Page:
Notebooks, toilet paper, cardboard … Why is the price of paper rising

An employee of a Norske Skog newsprint mill uses a crane to lift a large roll of white paper before it is cut, in Golbey, eastern France, on May 24, 2022 (FREDERICK FLORIN / AFP)

The price of paper has skyrocketed since the beginning of the year: Manufacturers have at times doubled their prices, prompting fears of massive increases in consumer products, from back-to-school notebooks to toilet paper.

Why is the price of paper rising?

With the resumption of consumption after the lockdown, the demand for paper increased sharply and suddenly, which caused difficulties in the supply of raw materials and transportation.

In April, pulp, the raw material for paper and cardboard, was 40% more expensive than in the same period in 2019, before the pandemic, according to INSEE.

Moreover, “wood has become scarce, so product pallets are becoming scarce,” says Thibault Le Monnier, CEO of the French subsidiary of British paper and packaging group DS Smith Packaging.

He also mentions a delay in commissioning new machines due to a shortage of semiconductors.

In an industry that takes a lot of energy to dry pulp and run the machines that make up the plates, the rising cost of gas or electricity since the start of the war in Ukraine is also having a big impact.

Added to this are specific problems depending on the type of paper: for newsprint, higher prices are partly related to lower production, with producers abandoning the sector in the face of declining newspaper sales.

On the other hand, for corrugated paper used to make boxes, the prices are driven by the increasing demand for packing boxes intended for e-commerce or for the food industry, which is trying to abandon single-use plastics.

What are the consequences of this increase?

A handling robot from the Norske Skog newsprint mill stores huge rolls of paper in Golbey, eastern France, on May 24, 2022.
A handling robot from a Norske Skog newsprint mill stores huge rolls of paper in Golbey, eastern France, on May 24, 2022 (FREDERICK FLORIN / AFP)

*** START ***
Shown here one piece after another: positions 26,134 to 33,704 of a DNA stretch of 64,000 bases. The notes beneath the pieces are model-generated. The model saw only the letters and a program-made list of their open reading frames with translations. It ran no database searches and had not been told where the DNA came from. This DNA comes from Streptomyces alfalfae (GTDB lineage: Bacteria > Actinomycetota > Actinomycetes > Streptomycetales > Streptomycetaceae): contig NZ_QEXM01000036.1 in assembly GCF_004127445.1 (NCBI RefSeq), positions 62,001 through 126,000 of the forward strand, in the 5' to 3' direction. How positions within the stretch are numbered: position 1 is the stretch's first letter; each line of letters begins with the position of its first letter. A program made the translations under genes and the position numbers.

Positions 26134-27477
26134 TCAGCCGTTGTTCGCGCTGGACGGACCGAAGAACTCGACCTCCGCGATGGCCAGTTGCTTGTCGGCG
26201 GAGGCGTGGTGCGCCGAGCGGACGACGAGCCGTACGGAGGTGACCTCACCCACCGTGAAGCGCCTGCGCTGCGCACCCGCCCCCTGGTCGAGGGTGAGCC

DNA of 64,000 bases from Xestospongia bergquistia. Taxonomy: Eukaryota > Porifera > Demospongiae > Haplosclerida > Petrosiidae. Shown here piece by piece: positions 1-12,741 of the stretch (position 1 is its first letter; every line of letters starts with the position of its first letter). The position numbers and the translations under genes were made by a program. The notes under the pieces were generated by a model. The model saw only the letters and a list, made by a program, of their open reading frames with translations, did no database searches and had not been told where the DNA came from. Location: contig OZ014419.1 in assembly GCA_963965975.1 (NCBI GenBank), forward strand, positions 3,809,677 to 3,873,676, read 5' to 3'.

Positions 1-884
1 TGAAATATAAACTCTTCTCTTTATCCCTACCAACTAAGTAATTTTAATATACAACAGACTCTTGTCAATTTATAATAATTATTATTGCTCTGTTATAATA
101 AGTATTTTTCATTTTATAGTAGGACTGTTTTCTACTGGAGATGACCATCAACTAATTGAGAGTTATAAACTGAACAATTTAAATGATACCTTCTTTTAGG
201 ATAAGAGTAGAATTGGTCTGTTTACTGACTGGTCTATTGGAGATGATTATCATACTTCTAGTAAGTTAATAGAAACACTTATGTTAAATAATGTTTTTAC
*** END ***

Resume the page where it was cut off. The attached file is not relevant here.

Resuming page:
The situation is sometimes tense for manufacturers, but they have been able to pass on price increases to their customers in the face of rising costs.

“In general, companies have managed to maintain their profit margins,” stresses Paul Antoine Lacour, general delegate of the French Confederation of Paper, Cardboard and Cellulose (Copacel).

But this inflation has a downstream effect on all sectors of users, that is, a large part of the economy, from the press to hygiene papers, including food packaging and cartons of all kinds.

This rise in prices makes Mr. Lacour fear a “reduction in consumption” if the purchasing power of the French declines significantly.

Will school supplies prices rise with the beginning of the school year?

Like all paper producers, notebook manufacturers face rising costs. The peculiarity of this sector is that it negotiates selling prices with mass distribution in the fall for the next school year: so the prices for the next school year were set at a time when the price of paper had already gone up, but still far from the current one. records.

An employee of the Norske Skog newsprint mill works on a paper-cutting machine in Julbe, eastern France, on May 24, 2022.
An employee of the Norske Skog newsprint mill works on a paper-cutting machine in Golbey, eastern France, on May 24, 2022 (Frederick FLORIN / AFP)

According to Mr. LaCour, distributors have committed to a 12-15% increase in the purchase price of September 2022 paper school supplies, which may also raise the price on the shelves for the consumer.

“Since then, we have seen significant increases in a lot of production costs. If the negotiations took place today, we would be in much higher amounts,” he said.

And toilet paper?

Michel-Edouard Leclerc, head of the strategic committee for supermarkets E. Leclerc, warned in April that the price of toilet paper “will rise significantly”, during an interview on BFMTV.

According to manufacturers, toilet paper production is already 20% more expensive than it was before the pandemic.

“But in practice, the price increases are likely to be lower,” said Paul-Antoine Lacourt.

Unlike newsprint or cardboard, which is sold to businesses to be turned back in, toilet paper is sold directly to distributors, and thus to the end consumer, making price increases more difficult, he explains.

It’s also a basic necessity, so price negotiations can be tense.

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